Last week we were given a chance to play Apex Legends Season 9 and test its new arena mode. While there’s a lot to talk about with the update, including updates to the Olympus Map, the addition of the Bocek, and a new legend, the standout feature of the update is unquestionably the addition of the Arena mode.
In the Arena Mode, players squad up with two other players for a 3v3 fight to the death. These take place on smaller maps across several short rounds. If one team is more than two wins ahead, they will win. If the score reaches 4-4, they enter sudden death. Each round, the players are given better armor and an increasing amount of currency to acquire better gear. Players are responsible for purchasing their weapons, healing items, throwables such as grenades, and charges for their skills and ultimates. Weapon and item purchases reset each round while ability charges carry over. The player can also upgrade the weapons by buying sets of attachments level by level. All attachments are upgraded at once, but you can select any of the unlocked scopes. Your unused currency carries over to the next round, allowing teams and players to try and play rounds with cheap gear to be more potent in the next. The economy and buying mechanics feel similar to Counter-Strike or Valorant and help make the new mode feel separate from the battle royale and like a fresh take on Apex Legends.
As one might expect, these battles take place on much smaller maps. Throughout the demo period, we were allowed to play on two varieties of maps. The first was maps cut from the larger battle royale maps. Many of Apex Legends’ various zones are already crafted with short and medium-range encounters in mind, so these adaptations work better than one might expect. The second type of map is custom maps made for the arena. During our demo, we were able to play on Party Crasher and Phaserunner. Party Crasher takes place on a smaller map where Mirage has crashed his ship. Phaserunner is more medium-sized and takes place at a location where players can access warp portals like the ones on Olympus. These lead to the same place, allowing each squad to quickly engage or try and take control of that area early on. However, most conflicts took place elsewhere on the map in my experience.
These custom maps, much like the areas in the battle royale maps, are built to feel organic, forgoing the three-lane structures prevalent in some other shooters. The developers expressed that they wanted them to capture what Apex Legends does best: to have the players scout to locate one another and try to engage from advantageous positions while working together strategically. Upon release, a third map, Artillery, will be available. A new custom map will be added every couple of weeks as a part of routine updates.
My overall impression of Arena was solid. The developers intended to concentrate on what makes encounters in the battle royale work and boil it down to short 8-15 minute matches where these encounters can happen over and over again. Because you are repeatedly fighting the same people, you can try and learn their strategies and approaches, adding a new layer of depth. Team composition seemed to matter more on the smaller maps, where fast-paced scouting and movement are rewarded. One example of this how Horizon can place her anti-gravity skill, and someone playing valkyrie can use it to get higher without using fuel, allowing more effective flanking. Due to the speed of the match, characters that have abilities attached to mobility, such as the new legend Valkyrie, Horizon, and Lifeline, all felt like vital assets to have on your team. Crypto’s drone also felt particularly powerful. Ultimately, however, like encounters in the battle royale mode, games come down to strategy and gunplay rather than legend choice. The arena mode effectively creates a more nuanced situation for players to negotiate with their chosen legend. The developer’s choice to end games after a three-win advantage kept blowout matches from dragging on too long. At the same time, tighter matches felt ever more intense as everyone was granted a more significant amount of resources. The matches were fast-paced, engaging, and ultimately fun. While it is perhaps early to say, balancing felt good as well during the limited demo.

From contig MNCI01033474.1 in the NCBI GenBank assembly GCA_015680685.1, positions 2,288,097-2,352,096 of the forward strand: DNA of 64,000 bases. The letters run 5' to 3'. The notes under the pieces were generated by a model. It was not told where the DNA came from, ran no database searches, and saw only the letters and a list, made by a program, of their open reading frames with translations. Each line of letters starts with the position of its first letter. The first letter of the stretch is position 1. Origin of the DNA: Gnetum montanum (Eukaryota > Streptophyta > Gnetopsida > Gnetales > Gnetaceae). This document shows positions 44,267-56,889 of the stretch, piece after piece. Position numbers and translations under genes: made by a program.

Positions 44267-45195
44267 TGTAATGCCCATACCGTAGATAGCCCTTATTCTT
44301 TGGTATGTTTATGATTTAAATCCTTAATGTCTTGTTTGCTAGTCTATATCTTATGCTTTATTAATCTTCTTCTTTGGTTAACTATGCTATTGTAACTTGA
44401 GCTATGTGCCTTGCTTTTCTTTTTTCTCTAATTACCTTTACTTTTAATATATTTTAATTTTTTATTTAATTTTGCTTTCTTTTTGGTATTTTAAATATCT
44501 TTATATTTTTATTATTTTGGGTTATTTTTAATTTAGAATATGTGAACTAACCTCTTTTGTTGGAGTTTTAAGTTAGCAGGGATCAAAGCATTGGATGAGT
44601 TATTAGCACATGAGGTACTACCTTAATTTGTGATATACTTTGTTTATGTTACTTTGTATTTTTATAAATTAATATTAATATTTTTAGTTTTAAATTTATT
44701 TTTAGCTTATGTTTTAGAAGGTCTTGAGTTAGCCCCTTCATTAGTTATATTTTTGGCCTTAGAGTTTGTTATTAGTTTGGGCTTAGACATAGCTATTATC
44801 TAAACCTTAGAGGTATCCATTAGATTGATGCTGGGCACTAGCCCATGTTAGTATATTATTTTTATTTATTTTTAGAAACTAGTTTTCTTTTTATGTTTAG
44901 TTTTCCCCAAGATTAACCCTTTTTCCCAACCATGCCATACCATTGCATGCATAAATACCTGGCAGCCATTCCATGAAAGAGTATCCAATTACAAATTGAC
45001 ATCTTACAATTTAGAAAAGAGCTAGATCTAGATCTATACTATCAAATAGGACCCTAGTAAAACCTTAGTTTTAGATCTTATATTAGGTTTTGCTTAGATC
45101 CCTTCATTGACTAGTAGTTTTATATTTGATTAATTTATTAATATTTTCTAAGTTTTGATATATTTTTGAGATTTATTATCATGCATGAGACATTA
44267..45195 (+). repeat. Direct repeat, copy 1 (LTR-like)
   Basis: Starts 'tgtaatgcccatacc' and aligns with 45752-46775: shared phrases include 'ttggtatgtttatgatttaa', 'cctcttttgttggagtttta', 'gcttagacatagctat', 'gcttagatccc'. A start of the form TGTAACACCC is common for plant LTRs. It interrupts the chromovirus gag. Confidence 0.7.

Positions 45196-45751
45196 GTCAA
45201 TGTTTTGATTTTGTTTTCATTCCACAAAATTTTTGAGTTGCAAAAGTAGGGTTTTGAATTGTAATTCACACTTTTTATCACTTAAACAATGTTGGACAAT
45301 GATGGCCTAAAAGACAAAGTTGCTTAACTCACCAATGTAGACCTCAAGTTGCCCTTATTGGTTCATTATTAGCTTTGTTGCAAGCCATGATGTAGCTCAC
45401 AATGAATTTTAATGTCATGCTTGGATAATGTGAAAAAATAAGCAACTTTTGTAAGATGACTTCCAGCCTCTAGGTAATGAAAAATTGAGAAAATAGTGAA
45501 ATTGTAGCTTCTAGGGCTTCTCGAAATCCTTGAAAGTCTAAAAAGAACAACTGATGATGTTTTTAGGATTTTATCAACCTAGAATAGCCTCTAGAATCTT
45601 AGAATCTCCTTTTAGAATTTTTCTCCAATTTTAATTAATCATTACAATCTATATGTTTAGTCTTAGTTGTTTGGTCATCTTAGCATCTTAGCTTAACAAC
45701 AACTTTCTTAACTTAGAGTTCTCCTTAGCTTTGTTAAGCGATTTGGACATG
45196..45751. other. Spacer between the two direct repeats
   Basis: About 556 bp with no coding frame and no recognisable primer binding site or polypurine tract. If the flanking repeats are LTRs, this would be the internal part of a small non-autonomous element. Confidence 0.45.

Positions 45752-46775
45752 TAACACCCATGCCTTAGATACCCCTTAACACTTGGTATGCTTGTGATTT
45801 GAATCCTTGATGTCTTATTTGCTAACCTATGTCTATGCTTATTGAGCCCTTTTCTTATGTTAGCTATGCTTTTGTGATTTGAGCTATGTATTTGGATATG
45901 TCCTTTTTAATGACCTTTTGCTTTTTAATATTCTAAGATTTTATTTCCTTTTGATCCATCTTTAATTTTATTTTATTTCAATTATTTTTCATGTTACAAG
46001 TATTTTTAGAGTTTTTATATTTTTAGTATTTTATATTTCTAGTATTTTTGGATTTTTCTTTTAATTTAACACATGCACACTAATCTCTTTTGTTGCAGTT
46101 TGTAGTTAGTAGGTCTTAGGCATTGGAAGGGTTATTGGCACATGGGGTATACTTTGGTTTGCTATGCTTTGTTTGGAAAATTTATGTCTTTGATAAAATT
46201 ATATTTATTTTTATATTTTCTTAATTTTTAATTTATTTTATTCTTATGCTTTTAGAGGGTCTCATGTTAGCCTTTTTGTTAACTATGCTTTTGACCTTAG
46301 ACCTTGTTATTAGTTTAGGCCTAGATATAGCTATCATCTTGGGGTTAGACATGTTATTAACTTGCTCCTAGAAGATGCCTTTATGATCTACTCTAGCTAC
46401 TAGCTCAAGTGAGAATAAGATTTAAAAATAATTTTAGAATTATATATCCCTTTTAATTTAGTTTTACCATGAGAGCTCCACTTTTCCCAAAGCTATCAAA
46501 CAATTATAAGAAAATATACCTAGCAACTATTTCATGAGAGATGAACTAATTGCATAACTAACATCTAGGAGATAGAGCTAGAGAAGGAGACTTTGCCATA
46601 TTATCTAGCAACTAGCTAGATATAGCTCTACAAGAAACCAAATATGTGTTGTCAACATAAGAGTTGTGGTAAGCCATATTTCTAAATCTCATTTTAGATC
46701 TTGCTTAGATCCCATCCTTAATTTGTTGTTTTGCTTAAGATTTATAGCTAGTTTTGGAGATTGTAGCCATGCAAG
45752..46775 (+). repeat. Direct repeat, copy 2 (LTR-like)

Now that Apex Legends has been out for a while, the addition of the new Arena mode feels like a welcome mix-up to the formula; it makes the game feel fresh again. I suspect that this mode and its fast-paced combat will attract many new and lapsed players who are tired of Battle Royale game modes but enjoy other elements of Apex Legends. Between this new mode and Valkyrie catering heavily to Titanfall fans, it is fair to say that Apex Legends Season 9 is trying to please new fans and old ones. It’s exciting to see the game move past the Battle Royale formula and become a platform for more modes. The Apex Legends Season 9: Legacy Update will be released on May 4th alongside a new battle pass and Legacy Ranked. Until then, players can enjoy Season 8’s War Games event.
Apex Legends is Available on PC, PlayStation 4, Xbox One, and Nintendo Switch.